Vv Magazine’s Libby Roach brings a critical eye (and experienced palate) to the Winterlicious 2015 offerings, weeding out the duds so that you don’t waste your Winterlicious budget on forgettable experiences. Here are her Winterlicious restaurants to skip in 2015.
Winterlicious, and it’s seasonally-gifted sibling Summerlicious began in 2003 after SARS imploded the tourism industry and infected our city with a terrible illness that killed many, and put us in the spotlight for all the wrong reasons (except Mick Jagger, cause that part was pretty okay).
What started with a solid idea by the city with a well curated list of 35 of Toronto’s best restaurants has now exploded to over 200. While claiming to be picky, the officials running this program have now created a curiously bloated list that leaves even the most seasoned foodies collectively meh-ing.
Some restaurants find it difficult to compete for your Winterlicious budget against the likes of Auberge du Pommier, Canoe, Momofuku(s) (just to name a few) and shouldn’t be lumped into one murky cauldron of prix fixe gluttony. The $1150.00 participation fee might not be a big deal for some of these places but, for others, it’s their entire annual marketing budget. The whole idea is motivate us to get out and try places you wouldn’t normally venture, putting Toronto’s best in the spotlight for not only us to discover, but tourists too.
With that in mind, here’s a list of places to skip for Winterlicious 2015.
Their prix fixe comes in at a slender $18.00 for lunch or $25.00 for dinner with a staggering number of options, but their tagline of ‘Authentic Italian cuisine and magnificent landscape captures the charm and savories of Italy as well as our great city’ seems like a bit of a stretch. File this one under convenience and save this spot for a quick meal (especially if you have kids in tow) before a Leafs/Raptors/Auto Show outing.
This American import has been open here in Canadaland for a few years now at Shops at Don Mills and Lawrence. While their Chicken Lettuce Wraps are decent, the rest is faux-Chinese food from a company with origins in Arizona. What they are clearly out to lunch on is that Toronto has some of the BEST Chinese food for much cheaper.
Trio Restaurant and Bar
Trio is buried in the Novotel hotel on a parcel of land attached to North York Public Library (or to quote their Winterlicious description ‘Located in the cosmopolitan district of Toronto’s North York’). Their menu curiously has Indian, Italian, and Mediterranean all at once — jack of all trades, master of none.
Gossip, located by Music nightclub on CNE grounds is a totally under the radar restaurant which is pretty surprising considering their chef is a former TV host of Licence to Grill, Rob Rainford. Their prix fixe offers the usual fish/meat/veg options, but where Gossip loses traction is operating like a nightclub/lounge/bar and charging the highest $45.00 prix fixe price. Would you pay as much for a meal here (and experience) as you would at Canoe?
Toula Restaurant and Bar
Operating out of the Westin Harbour Castle on the 38th floor affords lovely lake views but you’re better off coming here for the scenery and some cocktails. This restaurant has long be panned for their sloppy service and average plates, especially during Winterlicious.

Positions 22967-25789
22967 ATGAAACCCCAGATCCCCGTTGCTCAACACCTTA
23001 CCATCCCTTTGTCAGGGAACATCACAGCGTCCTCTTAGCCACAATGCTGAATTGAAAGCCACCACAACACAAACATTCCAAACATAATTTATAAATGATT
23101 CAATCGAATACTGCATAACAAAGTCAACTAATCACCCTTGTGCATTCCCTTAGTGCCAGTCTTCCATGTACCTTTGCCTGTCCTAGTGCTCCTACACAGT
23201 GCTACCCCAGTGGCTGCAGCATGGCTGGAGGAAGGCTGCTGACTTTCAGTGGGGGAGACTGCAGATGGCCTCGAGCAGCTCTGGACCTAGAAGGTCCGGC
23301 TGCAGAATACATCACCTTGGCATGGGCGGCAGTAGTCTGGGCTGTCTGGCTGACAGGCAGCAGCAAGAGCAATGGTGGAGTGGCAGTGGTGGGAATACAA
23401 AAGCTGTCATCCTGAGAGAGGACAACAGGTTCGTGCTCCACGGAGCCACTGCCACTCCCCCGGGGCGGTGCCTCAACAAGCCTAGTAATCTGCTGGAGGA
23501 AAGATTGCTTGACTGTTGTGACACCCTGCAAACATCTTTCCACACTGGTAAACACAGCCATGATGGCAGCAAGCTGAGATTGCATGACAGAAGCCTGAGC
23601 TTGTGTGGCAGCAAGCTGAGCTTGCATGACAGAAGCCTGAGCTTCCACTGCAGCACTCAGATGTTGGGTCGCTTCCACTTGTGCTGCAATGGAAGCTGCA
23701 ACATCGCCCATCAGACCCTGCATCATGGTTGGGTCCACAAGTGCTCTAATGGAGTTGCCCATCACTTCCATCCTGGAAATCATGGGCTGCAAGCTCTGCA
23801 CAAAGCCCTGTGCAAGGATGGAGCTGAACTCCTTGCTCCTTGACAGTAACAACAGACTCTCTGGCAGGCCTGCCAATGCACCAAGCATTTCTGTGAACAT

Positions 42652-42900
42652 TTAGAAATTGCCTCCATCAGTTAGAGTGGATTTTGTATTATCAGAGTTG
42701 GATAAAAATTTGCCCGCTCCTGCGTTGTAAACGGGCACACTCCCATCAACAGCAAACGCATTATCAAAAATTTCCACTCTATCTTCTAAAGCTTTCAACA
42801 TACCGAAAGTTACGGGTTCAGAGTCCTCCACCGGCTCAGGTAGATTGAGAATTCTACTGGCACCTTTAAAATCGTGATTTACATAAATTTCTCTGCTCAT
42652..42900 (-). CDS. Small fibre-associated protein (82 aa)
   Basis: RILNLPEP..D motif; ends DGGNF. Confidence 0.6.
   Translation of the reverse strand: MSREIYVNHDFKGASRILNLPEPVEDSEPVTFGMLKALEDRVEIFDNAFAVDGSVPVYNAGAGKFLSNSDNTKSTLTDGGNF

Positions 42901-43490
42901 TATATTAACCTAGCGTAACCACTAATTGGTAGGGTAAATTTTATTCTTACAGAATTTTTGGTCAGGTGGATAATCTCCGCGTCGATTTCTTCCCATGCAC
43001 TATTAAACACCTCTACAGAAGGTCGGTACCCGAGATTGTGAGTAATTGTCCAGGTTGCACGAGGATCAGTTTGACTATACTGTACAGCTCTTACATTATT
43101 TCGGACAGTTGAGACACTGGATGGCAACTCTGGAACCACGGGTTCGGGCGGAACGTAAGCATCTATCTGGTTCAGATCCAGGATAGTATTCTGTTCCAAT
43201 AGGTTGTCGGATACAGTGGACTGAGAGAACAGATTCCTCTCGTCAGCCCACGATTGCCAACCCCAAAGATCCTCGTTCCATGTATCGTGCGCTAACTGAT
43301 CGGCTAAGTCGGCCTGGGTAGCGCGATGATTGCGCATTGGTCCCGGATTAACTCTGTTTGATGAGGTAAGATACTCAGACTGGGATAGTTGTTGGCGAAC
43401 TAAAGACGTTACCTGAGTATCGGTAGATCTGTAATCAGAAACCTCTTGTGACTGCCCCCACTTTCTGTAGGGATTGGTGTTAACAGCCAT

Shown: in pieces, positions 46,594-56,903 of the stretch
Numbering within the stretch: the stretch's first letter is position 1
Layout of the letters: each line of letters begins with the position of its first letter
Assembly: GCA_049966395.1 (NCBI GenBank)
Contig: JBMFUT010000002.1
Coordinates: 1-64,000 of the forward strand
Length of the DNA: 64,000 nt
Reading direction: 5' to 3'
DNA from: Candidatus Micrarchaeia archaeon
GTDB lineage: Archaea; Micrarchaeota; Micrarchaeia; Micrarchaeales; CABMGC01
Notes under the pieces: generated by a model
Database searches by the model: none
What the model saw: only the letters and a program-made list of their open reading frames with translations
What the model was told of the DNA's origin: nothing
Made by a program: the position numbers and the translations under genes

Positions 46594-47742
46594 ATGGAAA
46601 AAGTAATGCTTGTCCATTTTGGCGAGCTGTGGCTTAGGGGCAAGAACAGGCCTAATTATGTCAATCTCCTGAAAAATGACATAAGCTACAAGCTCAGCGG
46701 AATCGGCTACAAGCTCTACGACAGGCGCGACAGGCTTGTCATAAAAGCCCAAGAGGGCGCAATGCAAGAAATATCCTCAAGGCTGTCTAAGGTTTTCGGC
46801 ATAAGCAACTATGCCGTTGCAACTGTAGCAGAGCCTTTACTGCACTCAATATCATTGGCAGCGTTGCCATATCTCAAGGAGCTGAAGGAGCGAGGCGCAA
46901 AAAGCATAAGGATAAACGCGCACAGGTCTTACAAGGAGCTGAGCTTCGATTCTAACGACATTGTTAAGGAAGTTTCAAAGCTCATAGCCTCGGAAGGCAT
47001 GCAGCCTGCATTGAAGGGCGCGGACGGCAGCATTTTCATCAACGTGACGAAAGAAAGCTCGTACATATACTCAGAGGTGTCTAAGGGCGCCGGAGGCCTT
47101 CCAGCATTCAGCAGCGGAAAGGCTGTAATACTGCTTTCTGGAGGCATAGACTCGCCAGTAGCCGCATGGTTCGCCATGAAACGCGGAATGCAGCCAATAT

Rogers Centre hosts both the Jays and Arriba restaurant, located inside the Renaissance Hotel. Mostly known for the breakfast buffet, Arriba functions as a great place to scoff down eggs and coffee on your way out of town or as Jays fans looking for a primo spot to watch the game from. Stick to your game plan and come back when the boys are back in town.
Having been open for over 20 years near St Lawrence Market means clearly Hot House knows what they are doing: making a reliable brunch that Torontonians have enjoyed for decades. Stick to your breakfast roots (and tasty omelette station).
While their $25.oo dinner menu features some pretty decent options, the real draw to come here for their (almost) nightly live music, featuring salsa, karaoke, R&B and, of course, jazz music showcasing some great local talent and tipping a few martinis from their list of over 15 concoctions.
The award for most lacklustre Winterlicous 2015 restaurant has to go to the corporate overlords at Moxie’s. While only one of their locations can participate (Yonge and Sheppard), this uninspired franchise with locations everywhere isn’t doing anything different for their prix fixe (other than price). If you can go year round, why bother for Winterlicious?
Fred’s Not Here
This stretch of King West is slowly coming around to more favourable options like Luma and Parlor Foods Co but the rest is long overdue for an overhaul, including this spot, smack in the middle of the theatre district. Fred’s offers an okay prix fixe menu but considering there’s a two-course dinner for $29.99 year round, save this one for thrifty pre-theatre noshing.
Winterlicious 2015’s goal of getting us out of the house, patronizing these restaurants, and feeding into the local economy during slump season is a total success. But with a little retooling everyone would benefit. Many people avoid Winterlicious altogether, regaling tales of being treated like a pauper, scurried from hostess stand to table and out as fast as possible. Servers wince at tables of fourtops ordering water (with lemon, natch) and kitchen staff try to accommodate substitutions on a set menu that is practically carved in stone for obvious reasons.
Licious used to be a stimulating, a harried competition against your friends to see how many places you could try out in two weeks. With a nudge in the right direction (here our our top 25 Winterlicious 2015 picks), it could be exciting again. Until then, I’ll be hibernating waiting for this winter storm to blow over.
What have been some of your favourite Winterlicious 2015 restaurants so far? Let Vv Magazine know in the comments below or tweet us @ViewTheVibe.